After a hard loss, it’s tempting to want to immediately break down the game, list out all the mistakes that were made, and talk about all the areas that need improvement. But 99% of the time, those post-game team talks are for the coach, not the team. They aren’t what the team needs.

What does our team need post-game? After losses, we can have a variety of beneficial responses. Teams that need to be more process-focused and take more ownership should consider doing an AAR (After-Action Review), in which they ask what went well, what didn’t go well, and what they can improve. For teams that are struggling with confidence issues, it helps to focus on the positives and list out all the things that players did well in the game. After a hard emotional defeat, it can sometimes be as simple as reminding our players that we care for them, and we are grateful for the opportunity to coach them.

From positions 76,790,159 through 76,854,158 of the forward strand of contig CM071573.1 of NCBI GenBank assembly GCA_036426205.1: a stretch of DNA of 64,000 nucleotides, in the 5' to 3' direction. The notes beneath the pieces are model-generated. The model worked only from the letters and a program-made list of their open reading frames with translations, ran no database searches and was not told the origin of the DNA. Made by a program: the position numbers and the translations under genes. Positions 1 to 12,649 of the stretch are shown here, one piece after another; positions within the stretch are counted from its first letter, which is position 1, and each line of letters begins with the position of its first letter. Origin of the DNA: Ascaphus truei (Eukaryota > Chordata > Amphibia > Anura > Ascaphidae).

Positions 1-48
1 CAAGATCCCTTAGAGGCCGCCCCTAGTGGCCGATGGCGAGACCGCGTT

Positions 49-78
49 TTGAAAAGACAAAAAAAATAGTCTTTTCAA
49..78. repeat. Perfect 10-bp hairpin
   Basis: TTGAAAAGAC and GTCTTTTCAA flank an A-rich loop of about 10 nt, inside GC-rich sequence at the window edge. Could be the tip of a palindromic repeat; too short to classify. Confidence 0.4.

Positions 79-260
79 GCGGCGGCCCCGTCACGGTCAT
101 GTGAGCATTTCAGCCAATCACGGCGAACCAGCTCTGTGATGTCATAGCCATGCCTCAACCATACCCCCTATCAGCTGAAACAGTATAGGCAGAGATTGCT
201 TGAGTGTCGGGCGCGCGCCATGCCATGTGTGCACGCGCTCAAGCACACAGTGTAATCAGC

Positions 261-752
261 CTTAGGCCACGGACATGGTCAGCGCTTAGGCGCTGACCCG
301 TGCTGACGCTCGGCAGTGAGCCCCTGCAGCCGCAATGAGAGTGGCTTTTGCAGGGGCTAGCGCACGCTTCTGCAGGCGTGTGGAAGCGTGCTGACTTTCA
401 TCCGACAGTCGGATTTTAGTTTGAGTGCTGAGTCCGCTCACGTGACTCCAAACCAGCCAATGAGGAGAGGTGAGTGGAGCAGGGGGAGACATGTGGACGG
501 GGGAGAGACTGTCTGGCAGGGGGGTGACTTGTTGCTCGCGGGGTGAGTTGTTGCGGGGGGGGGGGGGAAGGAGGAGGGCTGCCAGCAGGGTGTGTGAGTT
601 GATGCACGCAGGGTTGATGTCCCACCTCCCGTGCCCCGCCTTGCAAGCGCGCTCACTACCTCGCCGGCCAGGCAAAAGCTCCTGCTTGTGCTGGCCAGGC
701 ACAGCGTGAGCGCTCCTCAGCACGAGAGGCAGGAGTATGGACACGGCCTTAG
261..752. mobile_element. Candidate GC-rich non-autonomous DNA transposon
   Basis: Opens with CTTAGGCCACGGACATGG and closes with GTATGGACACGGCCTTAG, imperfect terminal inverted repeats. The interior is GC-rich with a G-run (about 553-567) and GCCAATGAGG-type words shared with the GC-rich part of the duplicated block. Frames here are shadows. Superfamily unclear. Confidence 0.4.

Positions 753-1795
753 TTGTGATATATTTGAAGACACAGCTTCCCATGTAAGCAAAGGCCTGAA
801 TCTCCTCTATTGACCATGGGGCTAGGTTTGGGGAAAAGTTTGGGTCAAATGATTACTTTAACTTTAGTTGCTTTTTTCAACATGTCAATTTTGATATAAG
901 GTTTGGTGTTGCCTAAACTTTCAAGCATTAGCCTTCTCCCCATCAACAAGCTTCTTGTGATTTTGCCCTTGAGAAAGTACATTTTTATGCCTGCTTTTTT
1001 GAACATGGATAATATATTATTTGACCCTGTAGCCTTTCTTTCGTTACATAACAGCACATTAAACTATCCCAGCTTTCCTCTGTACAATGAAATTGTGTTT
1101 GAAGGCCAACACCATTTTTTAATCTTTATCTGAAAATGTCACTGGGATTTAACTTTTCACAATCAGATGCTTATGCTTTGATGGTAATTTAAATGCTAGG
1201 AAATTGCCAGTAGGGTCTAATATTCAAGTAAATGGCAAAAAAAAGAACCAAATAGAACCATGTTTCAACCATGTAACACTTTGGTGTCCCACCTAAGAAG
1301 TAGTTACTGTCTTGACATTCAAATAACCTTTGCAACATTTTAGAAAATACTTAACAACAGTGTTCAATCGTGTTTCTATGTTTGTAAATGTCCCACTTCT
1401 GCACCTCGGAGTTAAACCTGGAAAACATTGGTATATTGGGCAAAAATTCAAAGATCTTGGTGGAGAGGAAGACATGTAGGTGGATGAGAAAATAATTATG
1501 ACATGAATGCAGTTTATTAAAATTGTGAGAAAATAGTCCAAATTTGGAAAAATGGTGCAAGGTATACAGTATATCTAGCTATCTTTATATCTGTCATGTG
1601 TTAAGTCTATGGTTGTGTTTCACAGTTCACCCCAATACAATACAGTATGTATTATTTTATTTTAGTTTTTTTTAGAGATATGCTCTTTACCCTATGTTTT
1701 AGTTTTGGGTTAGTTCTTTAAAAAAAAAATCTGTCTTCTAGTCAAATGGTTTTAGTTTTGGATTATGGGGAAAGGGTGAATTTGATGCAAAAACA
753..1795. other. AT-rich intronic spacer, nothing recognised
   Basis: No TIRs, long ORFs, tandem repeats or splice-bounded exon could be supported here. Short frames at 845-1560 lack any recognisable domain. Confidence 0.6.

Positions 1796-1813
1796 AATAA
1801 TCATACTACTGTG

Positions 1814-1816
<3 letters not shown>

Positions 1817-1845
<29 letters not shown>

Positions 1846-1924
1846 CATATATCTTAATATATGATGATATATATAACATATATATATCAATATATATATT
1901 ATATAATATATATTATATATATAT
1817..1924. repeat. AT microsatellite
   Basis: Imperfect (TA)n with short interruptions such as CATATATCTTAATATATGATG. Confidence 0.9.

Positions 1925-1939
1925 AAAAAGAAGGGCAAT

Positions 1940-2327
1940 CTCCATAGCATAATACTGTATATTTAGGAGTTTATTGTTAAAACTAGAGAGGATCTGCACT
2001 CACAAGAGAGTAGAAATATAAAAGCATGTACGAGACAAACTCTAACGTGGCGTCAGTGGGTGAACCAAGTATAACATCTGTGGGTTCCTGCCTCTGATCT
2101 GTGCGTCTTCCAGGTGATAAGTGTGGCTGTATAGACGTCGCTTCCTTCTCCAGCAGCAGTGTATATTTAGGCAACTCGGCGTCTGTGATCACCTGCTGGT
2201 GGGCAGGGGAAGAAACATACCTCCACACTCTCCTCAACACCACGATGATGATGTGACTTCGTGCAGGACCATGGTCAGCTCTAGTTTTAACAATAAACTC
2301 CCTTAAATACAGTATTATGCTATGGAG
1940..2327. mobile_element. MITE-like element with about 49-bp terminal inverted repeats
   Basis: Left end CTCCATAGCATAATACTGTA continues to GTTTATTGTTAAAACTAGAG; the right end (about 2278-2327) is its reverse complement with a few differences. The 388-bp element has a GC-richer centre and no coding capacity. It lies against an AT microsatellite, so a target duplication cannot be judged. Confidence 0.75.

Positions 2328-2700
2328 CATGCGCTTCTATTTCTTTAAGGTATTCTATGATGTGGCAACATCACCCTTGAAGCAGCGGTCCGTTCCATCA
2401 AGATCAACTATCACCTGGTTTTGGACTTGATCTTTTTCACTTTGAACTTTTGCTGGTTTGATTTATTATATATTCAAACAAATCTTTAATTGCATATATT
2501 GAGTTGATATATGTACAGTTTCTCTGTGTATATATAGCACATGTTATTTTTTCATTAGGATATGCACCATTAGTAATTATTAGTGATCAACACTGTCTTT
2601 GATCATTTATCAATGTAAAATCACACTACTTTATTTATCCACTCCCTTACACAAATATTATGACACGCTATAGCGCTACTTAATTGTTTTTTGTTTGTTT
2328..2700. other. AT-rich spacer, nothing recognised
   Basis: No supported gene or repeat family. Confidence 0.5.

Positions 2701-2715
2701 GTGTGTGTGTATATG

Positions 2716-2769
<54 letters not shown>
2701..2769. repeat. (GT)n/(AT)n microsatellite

Often, players—and even coaches—can lose perspective on a loss and see it as a failure. In these moments, one of the most powerful reflective questions we can ask is, “How will we become better because of this loss?” It gets people thinking about and sharing what they can learn from the experience, but it also helps them reframe their perspective on losing. Losing a game doesn’t mean you’re a failure, and, as hard as it can be to swallow a defeat, it’s necessary for growth.